• Enrolling and graduating more student veterans is an effective means of contributing to ATI’s collective goal to attract, enroll, and graduate an additional 50,000 more low- and moderate-income students by 2025. It became increasingly apparent that there is significant intersectionality between veterans and other underrepresented student groups, such as first-generation and Pell-eligible communities. ATI members can draw on their respective experiences in supporting underrepresented students when devising pathways and support systems for student veterans.

• It is important that the whole institutional community—from the President, to financial aid officers, to admissions staff, and beyond—can articulate a shared rationale for why they are embarking on a strategy to enroll more veterans. Support from senior leadership is critical, as is having dedicated resources for this effort.

• The meeting’s sessions focused both on improving access for and enabling the success of student veterans. The ultimate goal is not just to enroll, but to graduate more veterans, thereby empowering them to become leaders in our society.

• One of the most challenging aspects in enrolling student veterans is the highly complicated web of institutional, federal, and VA benefits available to them. Nevertheless, it is essential that institutional representatives understand their students’ benefits and ensure that student veterans have access to the benefits owed to them; failing to do so risks jeopardizing the academic future of these students. Salient strategies for institutions to consider include: 1) creating a system for coordination across all offices on campus that interact with the benefits process, 2) identifying a point person for student veterans who is not the institution’s certifying official, to facilitate the holistic/coordinated approach, 3) turning to other institutions for support, and 4) using student peer mentors for troubleshooting benefits issues to help veterans feel supported.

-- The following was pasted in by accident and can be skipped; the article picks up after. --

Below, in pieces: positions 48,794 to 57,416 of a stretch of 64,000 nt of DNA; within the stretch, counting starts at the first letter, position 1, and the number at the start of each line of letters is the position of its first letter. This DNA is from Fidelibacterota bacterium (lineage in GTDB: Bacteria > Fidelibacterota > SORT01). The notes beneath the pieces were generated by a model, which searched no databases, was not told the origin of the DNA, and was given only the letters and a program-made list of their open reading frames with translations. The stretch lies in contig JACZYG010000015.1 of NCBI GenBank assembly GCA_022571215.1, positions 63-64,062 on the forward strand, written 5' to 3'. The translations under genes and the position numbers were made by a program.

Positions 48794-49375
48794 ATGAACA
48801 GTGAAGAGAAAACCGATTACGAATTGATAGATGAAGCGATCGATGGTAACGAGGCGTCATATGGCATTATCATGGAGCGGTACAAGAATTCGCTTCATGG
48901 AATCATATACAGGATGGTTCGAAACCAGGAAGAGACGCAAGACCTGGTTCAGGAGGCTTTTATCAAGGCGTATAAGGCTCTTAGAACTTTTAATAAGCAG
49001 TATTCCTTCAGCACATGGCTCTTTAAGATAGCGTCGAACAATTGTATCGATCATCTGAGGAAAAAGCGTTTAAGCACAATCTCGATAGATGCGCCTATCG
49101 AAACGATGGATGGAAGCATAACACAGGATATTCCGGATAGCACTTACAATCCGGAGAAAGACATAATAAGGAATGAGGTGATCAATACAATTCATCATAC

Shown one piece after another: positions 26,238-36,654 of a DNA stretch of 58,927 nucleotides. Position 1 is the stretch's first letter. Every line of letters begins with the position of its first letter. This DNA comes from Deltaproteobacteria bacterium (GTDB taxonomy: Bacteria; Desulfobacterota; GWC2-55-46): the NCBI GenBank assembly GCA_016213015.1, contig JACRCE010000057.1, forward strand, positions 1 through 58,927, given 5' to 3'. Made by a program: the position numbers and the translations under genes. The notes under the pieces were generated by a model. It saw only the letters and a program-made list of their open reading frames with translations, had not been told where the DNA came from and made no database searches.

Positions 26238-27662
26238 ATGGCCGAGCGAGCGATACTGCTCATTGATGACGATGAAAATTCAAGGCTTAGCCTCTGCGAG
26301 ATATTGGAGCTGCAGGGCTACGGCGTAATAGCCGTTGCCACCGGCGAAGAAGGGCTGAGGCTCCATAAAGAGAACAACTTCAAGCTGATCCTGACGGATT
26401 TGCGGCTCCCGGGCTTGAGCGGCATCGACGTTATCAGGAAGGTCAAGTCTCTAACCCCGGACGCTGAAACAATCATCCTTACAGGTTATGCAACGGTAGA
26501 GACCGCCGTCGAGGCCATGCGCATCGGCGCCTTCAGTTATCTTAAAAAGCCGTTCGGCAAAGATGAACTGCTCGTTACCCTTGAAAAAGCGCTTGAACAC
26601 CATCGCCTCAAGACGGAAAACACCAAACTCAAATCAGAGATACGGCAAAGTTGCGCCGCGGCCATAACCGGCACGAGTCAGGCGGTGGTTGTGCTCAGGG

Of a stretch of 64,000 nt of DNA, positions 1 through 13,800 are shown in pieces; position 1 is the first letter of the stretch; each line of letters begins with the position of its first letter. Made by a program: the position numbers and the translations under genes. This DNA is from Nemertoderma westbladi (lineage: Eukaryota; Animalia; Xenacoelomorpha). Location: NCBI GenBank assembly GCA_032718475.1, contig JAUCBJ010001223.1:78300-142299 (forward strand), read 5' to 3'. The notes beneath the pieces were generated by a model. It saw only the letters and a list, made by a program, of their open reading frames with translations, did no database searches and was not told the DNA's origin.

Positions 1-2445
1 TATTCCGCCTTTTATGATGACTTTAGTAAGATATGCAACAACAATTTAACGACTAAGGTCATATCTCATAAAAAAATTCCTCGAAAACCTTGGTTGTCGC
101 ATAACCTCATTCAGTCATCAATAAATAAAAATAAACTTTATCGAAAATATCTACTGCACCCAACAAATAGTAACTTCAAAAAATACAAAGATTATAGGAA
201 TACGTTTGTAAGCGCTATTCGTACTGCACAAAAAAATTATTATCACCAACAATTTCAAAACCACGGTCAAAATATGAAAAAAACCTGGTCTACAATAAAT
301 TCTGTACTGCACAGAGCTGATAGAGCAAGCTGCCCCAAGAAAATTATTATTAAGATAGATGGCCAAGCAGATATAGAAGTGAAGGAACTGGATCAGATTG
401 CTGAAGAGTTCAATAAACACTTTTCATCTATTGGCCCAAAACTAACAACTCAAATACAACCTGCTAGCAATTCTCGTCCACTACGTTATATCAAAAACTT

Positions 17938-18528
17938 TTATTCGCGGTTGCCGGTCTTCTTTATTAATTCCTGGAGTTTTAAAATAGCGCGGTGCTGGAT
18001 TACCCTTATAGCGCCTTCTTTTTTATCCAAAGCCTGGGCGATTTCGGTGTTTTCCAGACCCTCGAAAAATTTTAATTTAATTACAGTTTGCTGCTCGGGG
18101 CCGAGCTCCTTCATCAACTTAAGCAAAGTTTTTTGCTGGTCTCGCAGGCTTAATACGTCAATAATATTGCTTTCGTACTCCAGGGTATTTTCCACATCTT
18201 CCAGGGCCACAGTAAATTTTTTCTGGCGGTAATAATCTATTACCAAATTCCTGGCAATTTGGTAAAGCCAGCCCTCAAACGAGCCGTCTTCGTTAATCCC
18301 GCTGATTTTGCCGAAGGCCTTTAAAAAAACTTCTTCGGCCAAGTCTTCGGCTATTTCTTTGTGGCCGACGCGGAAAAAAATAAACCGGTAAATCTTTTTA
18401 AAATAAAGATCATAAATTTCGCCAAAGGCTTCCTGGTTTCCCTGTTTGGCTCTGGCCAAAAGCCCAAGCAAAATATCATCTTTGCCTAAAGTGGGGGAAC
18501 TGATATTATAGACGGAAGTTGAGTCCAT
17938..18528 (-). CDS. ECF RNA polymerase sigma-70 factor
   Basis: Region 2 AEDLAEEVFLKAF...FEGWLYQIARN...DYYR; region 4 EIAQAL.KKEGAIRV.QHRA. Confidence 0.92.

• There are numerous external organizations focused on student veterans, and collaboration with these experts is an important strategy for institutions to consider. For example, Service2School, which provides free application counseling for veterans, has worked with thousands of veterans interested in attending high-graduation rate institutions and partners directly with schools looking to expand access. The Posse Veterans program also collaborates with institutions, bringing a cohort of veterans to each of its partner institutions. Students in the cohort receive coordinated support and supplemental funding.

• Despite varying levels of experience, the meeting participants are committed to welcoming student veterans at their institutions. This meeting provided a forum for members to learn from one another, and identify next steps for their respective efforts.